how to involve stakeholders

Data Strategy: 3 Tips for Building Yours

In a recent GovExec article titled “Can Transparency by Legislated,” Paul Eder makes the case that the availability of data in government is not enough to ensure transparency. Eder writes, “One can draw any potential number of conclusions from data in its raw form.” The question for government leaders then is how to provide that context? How do you justify the decisions you make based on the data available? Government leaders are under scrutiny to show that they are correctly investing their limited resources (time and money), but simply providing the data is not enough. They have to be able to justify these investments to their managers and stakeholders. And if your stakeholders or those beneath you do not understand why the decision was made, your efforts may not be as successful as they could be.

So how do government leaders go about justifying their investments?

Collect and Understand the Data – There is an explosion of data available today to government leaders. It provides a fertile field from which to begin your planning effort. But you also need to understand the limitations of that data. Know how it was collected and for what purpose. Those factors will shape your understanding of it. In other cases, you won’t have access to large data sets. As we’ve written before, not all data needs to be big data. There are many ways to interact with your stakeholders and customers to collect data points that are low cost, effective, and do not violate Paperwork Reduction Act or the Federal Advisory Committee Act.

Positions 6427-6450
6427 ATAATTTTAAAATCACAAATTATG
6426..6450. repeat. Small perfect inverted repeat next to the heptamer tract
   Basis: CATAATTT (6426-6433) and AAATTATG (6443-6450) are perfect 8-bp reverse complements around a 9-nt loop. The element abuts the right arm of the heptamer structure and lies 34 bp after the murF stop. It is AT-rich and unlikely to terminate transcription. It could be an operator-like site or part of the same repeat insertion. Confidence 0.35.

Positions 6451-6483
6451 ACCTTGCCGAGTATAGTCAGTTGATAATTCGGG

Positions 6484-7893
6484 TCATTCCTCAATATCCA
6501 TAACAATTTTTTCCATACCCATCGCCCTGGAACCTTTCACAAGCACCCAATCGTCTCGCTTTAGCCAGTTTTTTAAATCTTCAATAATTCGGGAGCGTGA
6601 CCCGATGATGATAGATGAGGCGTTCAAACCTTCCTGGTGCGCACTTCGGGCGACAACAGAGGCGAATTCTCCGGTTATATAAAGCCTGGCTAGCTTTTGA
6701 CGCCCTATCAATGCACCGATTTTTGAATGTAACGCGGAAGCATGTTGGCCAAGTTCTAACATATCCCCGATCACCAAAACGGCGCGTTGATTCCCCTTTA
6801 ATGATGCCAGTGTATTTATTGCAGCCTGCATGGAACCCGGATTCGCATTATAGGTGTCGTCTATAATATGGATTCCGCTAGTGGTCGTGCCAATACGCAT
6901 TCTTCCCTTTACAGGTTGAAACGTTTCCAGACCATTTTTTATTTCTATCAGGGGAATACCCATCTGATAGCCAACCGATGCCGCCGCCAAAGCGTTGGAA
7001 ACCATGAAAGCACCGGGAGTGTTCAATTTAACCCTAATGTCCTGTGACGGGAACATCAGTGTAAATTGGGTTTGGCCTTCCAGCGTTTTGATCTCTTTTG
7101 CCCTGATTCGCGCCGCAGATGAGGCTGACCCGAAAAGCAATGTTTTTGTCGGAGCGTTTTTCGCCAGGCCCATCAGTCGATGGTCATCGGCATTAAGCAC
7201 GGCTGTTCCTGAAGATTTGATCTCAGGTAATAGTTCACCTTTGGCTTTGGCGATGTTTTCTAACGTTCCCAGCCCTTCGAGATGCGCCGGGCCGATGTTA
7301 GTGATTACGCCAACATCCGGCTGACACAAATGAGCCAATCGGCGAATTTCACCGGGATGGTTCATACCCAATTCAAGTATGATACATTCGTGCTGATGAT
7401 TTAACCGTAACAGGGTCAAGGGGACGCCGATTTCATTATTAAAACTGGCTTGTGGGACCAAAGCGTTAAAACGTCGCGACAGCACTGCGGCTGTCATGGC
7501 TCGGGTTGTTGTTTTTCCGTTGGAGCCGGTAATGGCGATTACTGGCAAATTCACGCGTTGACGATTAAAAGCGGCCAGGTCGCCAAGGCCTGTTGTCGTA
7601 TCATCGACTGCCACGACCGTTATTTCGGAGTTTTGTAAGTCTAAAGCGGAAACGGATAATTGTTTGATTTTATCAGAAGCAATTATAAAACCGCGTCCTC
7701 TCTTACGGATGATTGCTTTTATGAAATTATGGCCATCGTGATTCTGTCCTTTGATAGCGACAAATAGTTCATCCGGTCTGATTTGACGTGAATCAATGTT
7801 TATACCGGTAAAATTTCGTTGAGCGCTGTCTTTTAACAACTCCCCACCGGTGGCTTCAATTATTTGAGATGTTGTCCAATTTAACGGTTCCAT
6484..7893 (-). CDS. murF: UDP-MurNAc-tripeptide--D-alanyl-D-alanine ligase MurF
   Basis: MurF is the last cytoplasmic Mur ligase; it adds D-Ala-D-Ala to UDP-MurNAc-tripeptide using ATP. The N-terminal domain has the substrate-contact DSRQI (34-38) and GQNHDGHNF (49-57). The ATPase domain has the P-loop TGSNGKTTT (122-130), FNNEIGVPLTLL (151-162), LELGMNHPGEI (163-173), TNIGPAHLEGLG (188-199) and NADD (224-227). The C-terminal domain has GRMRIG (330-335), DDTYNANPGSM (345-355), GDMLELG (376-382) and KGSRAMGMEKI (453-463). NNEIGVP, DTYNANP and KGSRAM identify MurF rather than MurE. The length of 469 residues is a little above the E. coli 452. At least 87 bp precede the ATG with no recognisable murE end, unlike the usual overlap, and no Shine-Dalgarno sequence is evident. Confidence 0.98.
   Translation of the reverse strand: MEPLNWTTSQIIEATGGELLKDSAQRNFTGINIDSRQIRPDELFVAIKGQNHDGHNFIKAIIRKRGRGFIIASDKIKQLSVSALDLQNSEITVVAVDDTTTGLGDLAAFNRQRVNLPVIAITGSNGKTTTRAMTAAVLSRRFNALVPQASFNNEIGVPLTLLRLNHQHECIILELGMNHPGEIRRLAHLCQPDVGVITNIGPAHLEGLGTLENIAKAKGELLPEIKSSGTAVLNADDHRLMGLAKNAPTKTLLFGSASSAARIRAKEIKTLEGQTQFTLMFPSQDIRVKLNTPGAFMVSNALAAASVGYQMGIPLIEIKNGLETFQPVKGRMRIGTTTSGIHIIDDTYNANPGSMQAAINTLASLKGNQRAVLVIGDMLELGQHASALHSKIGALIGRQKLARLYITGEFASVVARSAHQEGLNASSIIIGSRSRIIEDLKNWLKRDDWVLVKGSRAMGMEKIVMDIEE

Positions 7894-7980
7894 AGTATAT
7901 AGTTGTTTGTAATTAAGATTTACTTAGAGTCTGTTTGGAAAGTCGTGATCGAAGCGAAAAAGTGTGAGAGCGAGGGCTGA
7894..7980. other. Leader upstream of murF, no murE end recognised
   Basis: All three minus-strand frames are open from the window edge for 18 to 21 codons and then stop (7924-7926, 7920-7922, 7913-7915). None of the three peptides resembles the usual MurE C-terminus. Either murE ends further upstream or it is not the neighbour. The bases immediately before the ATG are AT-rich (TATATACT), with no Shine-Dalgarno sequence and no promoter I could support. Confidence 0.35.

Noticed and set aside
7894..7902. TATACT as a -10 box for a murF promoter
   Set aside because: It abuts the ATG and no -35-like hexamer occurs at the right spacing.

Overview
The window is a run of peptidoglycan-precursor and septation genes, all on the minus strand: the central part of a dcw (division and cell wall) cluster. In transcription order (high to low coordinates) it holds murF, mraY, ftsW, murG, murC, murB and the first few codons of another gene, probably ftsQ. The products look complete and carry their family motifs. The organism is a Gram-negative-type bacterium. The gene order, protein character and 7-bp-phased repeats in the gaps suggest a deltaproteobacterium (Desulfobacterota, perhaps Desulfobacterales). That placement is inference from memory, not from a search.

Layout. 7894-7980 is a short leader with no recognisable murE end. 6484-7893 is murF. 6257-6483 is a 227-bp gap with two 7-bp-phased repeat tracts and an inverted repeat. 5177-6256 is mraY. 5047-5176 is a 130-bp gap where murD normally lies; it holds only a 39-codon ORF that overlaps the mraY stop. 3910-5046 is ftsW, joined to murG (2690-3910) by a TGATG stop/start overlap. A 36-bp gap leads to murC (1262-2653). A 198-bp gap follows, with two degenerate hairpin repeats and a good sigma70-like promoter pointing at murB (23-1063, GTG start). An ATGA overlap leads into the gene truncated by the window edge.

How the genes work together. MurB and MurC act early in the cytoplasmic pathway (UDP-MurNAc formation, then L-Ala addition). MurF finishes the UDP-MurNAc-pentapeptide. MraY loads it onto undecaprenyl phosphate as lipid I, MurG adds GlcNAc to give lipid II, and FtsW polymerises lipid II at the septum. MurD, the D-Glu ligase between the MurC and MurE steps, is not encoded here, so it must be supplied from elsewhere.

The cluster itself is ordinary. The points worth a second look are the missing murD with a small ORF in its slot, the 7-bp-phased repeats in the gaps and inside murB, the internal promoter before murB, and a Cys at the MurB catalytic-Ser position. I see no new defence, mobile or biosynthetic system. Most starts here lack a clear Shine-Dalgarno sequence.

Involve Customers and Stakeholders in the Data Analysis Process – Once you’ve collected your data, use your customers and stakeholders to help you provide context and meaning for it. Start by theming your data or consider visualizing it to uncover connections and relationships. This will help your customers and stakeholders better understand the data and provide input on what conclusions can be draw from and ultimately what actions can be taken based on it. In this phase, you want to cast a wide net and get all the input you can.

Use Weighted Criteria to Prioritize – Now that you have broad input on what kinds of conclusions, hypotheses, and actions you can take based on your data, these need to be judged against a set of criteria. What are the most likely factors to affect the prioritization of your range of actions? This can include many factors:potential rewards, how big are the potential benefits of this action; feasibility, how easily can this action be achieved; impact, how far reaching will this action be, and many more. After you land on a given set of criteria, give each of them a weight. Then you can judge all available options against the weighted criteria and score your options.